Tuesday, October 15, 2013

Apparently I write game reviews now

Today I posted my first game review ever. It's a review of C64anabalt, a Commodore 64 port of the 2009 indie platform game. 

Could very well be the first C64 game I've bought with my own hard earned cash.
After flaunting my purchase of C64anabalt on Google+ I was approached by the owner of the blog My Commmodore 64 and asked to write a review. So I did.

So what are you waiting for, off to My Commodore 64 you go!

Monday, September 16, 2013

Unsuccessful: Wireless Arduino Mood Light Controller v4

I started writing the below post about a year ago but in the end I never really found a solution to the problem and consequently I never finished the post. Sometime it's best to know when to quit, but maybe this project can be of use to you anyway. Or maybe you'll find the solution that I didn't... well if you do please let me know. 

Look Ma no wires!

Ok, so I've built an Arduino based Mood Light Controller and I've managed to get my Arduino to send integers over RF with VirtualWire. Finally I've also built my first Arduino Standalone ATmega / Arduino Bare.

Now I've combined the three into one Wireless Arduino Mood Light Controller. To be honest I had two very different projects planned for my Standalone ATmega and the RF part but those sort of became obsolete in my current living situation.

Original circuit drawn with www.circuitlab.com
Above circuit breadboarded on a protoshield.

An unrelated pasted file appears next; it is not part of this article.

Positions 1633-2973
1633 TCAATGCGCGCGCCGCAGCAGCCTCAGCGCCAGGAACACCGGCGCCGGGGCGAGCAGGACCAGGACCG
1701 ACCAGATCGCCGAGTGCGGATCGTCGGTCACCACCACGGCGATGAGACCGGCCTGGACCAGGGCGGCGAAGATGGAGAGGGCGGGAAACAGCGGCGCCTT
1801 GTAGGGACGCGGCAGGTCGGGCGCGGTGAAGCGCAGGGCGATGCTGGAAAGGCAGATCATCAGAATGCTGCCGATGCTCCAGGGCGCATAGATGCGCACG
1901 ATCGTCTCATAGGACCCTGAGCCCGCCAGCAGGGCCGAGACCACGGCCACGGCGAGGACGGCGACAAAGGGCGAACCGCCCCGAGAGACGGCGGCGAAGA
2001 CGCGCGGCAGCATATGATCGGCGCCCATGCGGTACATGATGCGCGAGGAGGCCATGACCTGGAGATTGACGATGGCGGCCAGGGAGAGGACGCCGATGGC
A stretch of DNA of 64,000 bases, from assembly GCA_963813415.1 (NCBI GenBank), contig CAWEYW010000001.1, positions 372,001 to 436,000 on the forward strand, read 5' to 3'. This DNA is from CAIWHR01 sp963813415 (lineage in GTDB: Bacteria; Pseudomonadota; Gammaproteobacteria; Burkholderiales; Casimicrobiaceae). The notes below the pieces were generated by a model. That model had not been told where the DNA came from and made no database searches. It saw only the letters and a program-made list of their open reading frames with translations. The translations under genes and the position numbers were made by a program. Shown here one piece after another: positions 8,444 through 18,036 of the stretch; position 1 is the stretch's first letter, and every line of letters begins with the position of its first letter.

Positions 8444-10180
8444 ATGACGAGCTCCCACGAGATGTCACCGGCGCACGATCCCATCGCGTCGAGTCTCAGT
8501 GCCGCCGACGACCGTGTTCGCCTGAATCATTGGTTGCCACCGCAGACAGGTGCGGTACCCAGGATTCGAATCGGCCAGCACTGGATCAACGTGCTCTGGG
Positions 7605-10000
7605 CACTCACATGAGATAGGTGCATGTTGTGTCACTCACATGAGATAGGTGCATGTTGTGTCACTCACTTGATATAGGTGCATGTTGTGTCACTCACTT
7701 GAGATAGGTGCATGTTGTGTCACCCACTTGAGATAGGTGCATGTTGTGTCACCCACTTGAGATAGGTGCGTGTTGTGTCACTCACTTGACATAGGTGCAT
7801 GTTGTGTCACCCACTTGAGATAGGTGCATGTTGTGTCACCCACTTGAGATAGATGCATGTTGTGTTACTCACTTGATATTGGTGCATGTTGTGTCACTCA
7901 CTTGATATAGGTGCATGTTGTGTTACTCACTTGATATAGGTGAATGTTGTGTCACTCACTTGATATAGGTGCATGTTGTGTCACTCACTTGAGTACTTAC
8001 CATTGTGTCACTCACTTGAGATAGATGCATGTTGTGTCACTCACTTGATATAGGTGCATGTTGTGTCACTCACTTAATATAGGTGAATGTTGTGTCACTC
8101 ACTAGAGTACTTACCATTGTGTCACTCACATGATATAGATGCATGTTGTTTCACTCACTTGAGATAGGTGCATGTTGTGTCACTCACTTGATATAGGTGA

A bug in the code?

When I first merged the RGB Mood Light code with the RF Receiver code my Arduino kept hanging. Confident in my own coding skills I quickly aimed my blame towards those who write librarys for the Arduino IDE. The good folks in the Arduino forum managed to deflate my swelling ego and pointed out a few flaws in my code before coming to the conclusion that it might be a hardware problem.

"The rise and fall of a ego" is available as a thread in the Arduino forum.

Meanwhile back on earth ...
I moved my question to the General Electronics part of the Arduino forum, this time with a little more humble attitude. After following the instructions of Grumpy_Mike I quickly learned that my problems came from interference caused by using PWM to control the RGB LED. The trick was to swap out the resistors to 1K Ohm resistors in order to minimize the current and the interference it caused. With 1K Ohm resistors everything worked flawless, well except for the LED that got quite dim.

To minimize the interference Grumpy_Mike suggested the use of capacitors and/or ferrite beads. This actually helped a bit but still not good enough.

Improved circuit with capacitors to stop interference caused by PWM.

Above circuit breadboarded on a protoshield.

Kind of messy and lot's of wires that can cause interference. 

Apparently the problem with a circuit like this is that every lead and wire is a source of interference.So I was advised to try to make the circuit tidier, shorten leads and hope for the best.

Leads of the LED and resistors trimmed down ... 

... and the RF receiver connected via a ferrite bead as well as an added physically distance. 

Also the power supplied to the RF receiver is decoupled with a capacitor. 

Dead end? 

Unfortunately all this helped very little... and I'm sort of stuck. If you do find a solution to this please let me know as I would love to finish this project.

Source code